What Color is Your Cover Letter? How to Write a Cover Letter That Gets You

What Color is Your Cover Letter?

Most letters that come across my desk, both at the University of Wisconsin Law School and in my business, are very standard, and rather boring. I equate the blandness of these letters to the color gray. And gray doesn’t stand out. It just blends into the background.

A Little Gray is Okay

I don’t expect a lot from the first two lines of a cover letter. That’s where you tell them what job you’re applying for, where you found out about it, and something very basic about you and your goals. But do say something about yourself by the third line in the first paragraph that will impress a recruiter or employer and make them want to read more!

I don’t expect a lot from the last paragraph. That’s where you tell them your resume is attached and that you look forward to discussing your qualifications for the position. No need to get creative there.

Time for a Paint Job

It’s the middle paragraph or two where “color” comes into play.

The grayed-out letters I tend to see look something like this:

“I have spent the last ten years gaining experience in X. At job A, I did B, where I gained experience in C. At job D, I did E, and gained experience doing F. At job G, I did H, and learned J. I therefore feel that I would be an asset to your company.”

I hope you agree with me that it’s time for a makeover!

Painting Your Passion

Stop blending into the background! The cover letter is your opportunity to paint yourself in bright, eye-catching colors – as someone who would bring personality and flair to a position, or true problem solving or negotiating skills, or, at the very least, some passion.

How do you do that? Tell a story that shows them who you are.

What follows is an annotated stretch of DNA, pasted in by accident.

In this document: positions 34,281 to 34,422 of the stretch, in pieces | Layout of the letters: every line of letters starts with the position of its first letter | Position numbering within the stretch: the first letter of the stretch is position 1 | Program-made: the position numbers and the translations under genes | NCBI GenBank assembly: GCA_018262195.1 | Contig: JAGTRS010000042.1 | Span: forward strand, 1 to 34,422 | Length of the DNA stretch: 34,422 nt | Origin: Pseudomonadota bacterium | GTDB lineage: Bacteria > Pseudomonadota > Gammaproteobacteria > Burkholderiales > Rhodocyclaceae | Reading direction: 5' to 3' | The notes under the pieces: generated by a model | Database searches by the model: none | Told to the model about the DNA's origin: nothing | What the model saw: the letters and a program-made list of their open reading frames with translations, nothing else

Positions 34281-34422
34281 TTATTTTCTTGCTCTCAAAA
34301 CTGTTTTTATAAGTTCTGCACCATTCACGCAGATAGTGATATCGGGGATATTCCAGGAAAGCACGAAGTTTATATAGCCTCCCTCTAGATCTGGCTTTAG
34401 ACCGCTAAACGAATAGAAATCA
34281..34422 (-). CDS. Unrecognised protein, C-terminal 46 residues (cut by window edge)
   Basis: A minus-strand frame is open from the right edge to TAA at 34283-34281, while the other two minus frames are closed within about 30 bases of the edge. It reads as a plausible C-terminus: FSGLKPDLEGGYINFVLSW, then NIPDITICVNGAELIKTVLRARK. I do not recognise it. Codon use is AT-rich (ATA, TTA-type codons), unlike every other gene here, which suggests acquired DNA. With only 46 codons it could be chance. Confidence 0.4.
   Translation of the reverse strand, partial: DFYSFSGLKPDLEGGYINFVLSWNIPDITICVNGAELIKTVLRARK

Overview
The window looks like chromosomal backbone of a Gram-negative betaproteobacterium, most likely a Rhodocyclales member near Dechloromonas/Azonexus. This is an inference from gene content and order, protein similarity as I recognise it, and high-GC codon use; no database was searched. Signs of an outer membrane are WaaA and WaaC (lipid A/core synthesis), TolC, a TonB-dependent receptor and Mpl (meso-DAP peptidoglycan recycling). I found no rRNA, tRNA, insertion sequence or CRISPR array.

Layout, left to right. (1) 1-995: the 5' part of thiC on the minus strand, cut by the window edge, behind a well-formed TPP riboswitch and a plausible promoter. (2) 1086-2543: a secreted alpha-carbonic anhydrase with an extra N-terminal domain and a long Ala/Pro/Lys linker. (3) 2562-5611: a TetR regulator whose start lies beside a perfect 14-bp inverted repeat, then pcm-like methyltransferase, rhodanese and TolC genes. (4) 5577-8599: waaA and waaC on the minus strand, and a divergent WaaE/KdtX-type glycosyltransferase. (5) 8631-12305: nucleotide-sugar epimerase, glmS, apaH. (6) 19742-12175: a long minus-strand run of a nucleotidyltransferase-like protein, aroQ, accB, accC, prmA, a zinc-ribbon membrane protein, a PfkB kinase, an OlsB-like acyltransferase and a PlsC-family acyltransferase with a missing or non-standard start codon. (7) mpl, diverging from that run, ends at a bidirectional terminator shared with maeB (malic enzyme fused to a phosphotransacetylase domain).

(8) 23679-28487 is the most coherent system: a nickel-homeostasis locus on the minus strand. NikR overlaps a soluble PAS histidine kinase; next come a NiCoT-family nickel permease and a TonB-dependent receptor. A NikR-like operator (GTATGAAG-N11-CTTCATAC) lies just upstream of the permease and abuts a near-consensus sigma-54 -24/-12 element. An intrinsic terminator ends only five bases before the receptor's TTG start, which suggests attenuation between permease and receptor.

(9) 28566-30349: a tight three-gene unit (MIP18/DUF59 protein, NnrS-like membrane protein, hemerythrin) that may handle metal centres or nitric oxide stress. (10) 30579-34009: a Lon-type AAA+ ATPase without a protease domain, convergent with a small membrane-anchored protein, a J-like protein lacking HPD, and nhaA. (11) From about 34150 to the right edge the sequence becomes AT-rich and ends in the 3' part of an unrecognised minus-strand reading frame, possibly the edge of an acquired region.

You might write about how you won the trust of a contract manager who had been ready to pull a contract from your company or organization. Or about how you successfully negotiated a conflict at work and obtained payment from a customer who was refusing to pay. Find a story from your work history and tell it.

These stories will catch an employer’s eye and paint a picture of a real person, with experience and attributes that reach beyond a list of resume bullets.

Take My Advice!

I’d like to share with you the following letter, which I received from a student at the University of Wisconsin:

I am ashamed to call the last documents I sent you “cover letters.” I wouldn’t have wanted to interview me. Sad. In these new cover letters, every sentence gives information that cannot be quite gathered from my resume. I really tried to pour some personality and passion into these and keep the reader’s attention. I can actually be proud of these letters.

This student says it well, and the results speak for themselves. This student got called for several interviews and will be working at a top law firm this summer.

Choose Your Colors

Give them new information, NOT a regurgitation of your resume. Pour in some personality (purple?), passion (red?) Throw in some anecdotes (green?) And you too will be able to say you are proud of your cover letters.

You’ll be a lot more likely to get that interview, where you really get to show them who you are.

http://www.TheEssayExpert.com For writing that gets results.

Brenda Bernstein, Founder and Senior Editor, BrendaB@TheEssayExpert.com

If you are having trouble writing about yourself, contact The Essay Expert. Brenda is a Career Advisor at the University of Wisconsin Law School. She holds an English degree from Yale University and a law degree from NYU, and has ten years’ experience coaching individuals and companies on their writing projects.

Brenda’s expertise lies not just in creating an effective product, but in listening closely to her clients’ background and goals. Clients report that the tools they learn with Brenda allow them to undertake future writing projects with confidence and ease.

Specialties: Resumes, Cover Letters, College Application Essays, Professional Bios, LinkedIn Profiles

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